The word "benzopunk" is a fusion of "benzo" from the benzodiazepine class of sedatives with "punk" from cyberpunk and its derivatives. It describes a form of writing that is essentially an experiment in combining socially liberal (or even outright libertarian) views on race, gender, sexuality, and drug use with a moderate amount of contempt for all forms of group pride and nationalism, including those of minorities. It takes place in the modern West, which it portrays as a messy, ideologically inconsistent web of overlapping prejudice and power.
The "benzo" in its name is both a statement of opposition to the Drug War and a symbol of human society's ultimately mechanical nature. Actual benzodiazepines need not appear, though it would not be surprising if they did, and other drugs are likely to materialize as well. Alcohol and tobacco are narratively and thematically lumped in with the rest of them, despite their protected cultural roles.
It takes some measure of inspiration from cyberpunk, which almost exists in reality at this point. The cyborgs of that genre are largely confined to fiction, but we have computers, data theft, recreational drug use, smartphones that people cling to as dearly as cybernetic implants, and an Internet that can maintain connections and send messages between entire continents at speeds that are nearly instantaneous. Human-machine integration exists. Its mechanisms are merely more subtle than the hybrids of science fiction.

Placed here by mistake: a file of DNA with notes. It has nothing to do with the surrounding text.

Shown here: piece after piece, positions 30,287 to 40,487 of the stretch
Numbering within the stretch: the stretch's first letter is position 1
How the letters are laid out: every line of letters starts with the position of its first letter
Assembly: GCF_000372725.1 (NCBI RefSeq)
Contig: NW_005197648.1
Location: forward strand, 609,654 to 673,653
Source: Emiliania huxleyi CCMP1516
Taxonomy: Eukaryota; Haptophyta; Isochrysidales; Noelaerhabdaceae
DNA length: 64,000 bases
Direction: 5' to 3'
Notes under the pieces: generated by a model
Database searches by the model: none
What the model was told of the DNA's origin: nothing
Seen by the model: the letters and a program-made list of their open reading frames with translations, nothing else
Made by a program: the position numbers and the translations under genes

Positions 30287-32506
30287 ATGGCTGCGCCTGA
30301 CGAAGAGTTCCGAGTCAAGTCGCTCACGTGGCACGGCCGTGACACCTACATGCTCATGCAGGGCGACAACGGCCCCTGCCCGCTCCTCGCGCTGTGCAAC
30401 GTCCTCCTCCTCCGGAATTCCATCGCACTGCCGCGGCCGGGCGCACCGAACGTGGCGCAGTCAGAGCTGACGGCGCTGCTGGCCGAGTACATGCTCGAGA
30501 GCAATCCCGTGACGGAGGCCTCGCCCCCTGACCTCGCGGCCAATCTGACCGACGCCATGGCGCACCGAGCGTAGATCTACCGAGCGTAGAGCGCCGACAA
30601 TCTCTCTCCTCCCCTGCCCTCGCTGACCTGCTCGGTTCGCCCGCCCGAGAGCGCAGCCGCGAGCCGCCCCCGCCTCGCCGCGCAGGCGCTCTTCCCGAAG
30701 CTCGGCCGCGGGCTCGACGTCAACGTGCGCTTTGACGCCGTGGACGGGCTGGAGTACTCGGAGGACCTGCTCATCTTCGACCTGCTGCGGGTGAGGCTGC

Benzopunk treats social systems as enemies of individual liberty, despite the necessity of their presence. Its approach to them operates on six basic principles:
All Social Groups Are Inherently Similar
All races, ethnicities, nationalities, genders, sexualities, social classes, and religions contain the same basic sorts of people. Their average opinions and psychologies vary, but they display the same basic range of emotions, and they all have the capacity to band together and beat other groups down. Which tribe holds power is therefore entirely malleable, a matter of size and cultural setup. For example, every racial group in America routinely displays some measure of prejudice against the others, but whites sit on top from a combination of social force, large numbers, and historical imperialism that worked to their benefit.
Any Group Can Attack Any Other
Bigotry is not limited to the powerholders. Black men can be sexist, women can be racist, homosexuals can be both, and any of the letters in LGBTQ may at any time feud with one or more of the others.
Any Group Can Turn on Itself
Similarily, any group can turn on itself, whether from internalized oppression, selfishness, or some twisted sense of pride. Men call male rape victims faggots, women spread rumors and use misogynistic language to beat each other down, gay men sneer at the more effeminate among their ranks, black people call black college students race traitors, guilt-ridden whites show condescending favoritism to minorities, and fundamentalist Christians torment each other with warnings of eternal damnation.
Social Norms Are Inconsistent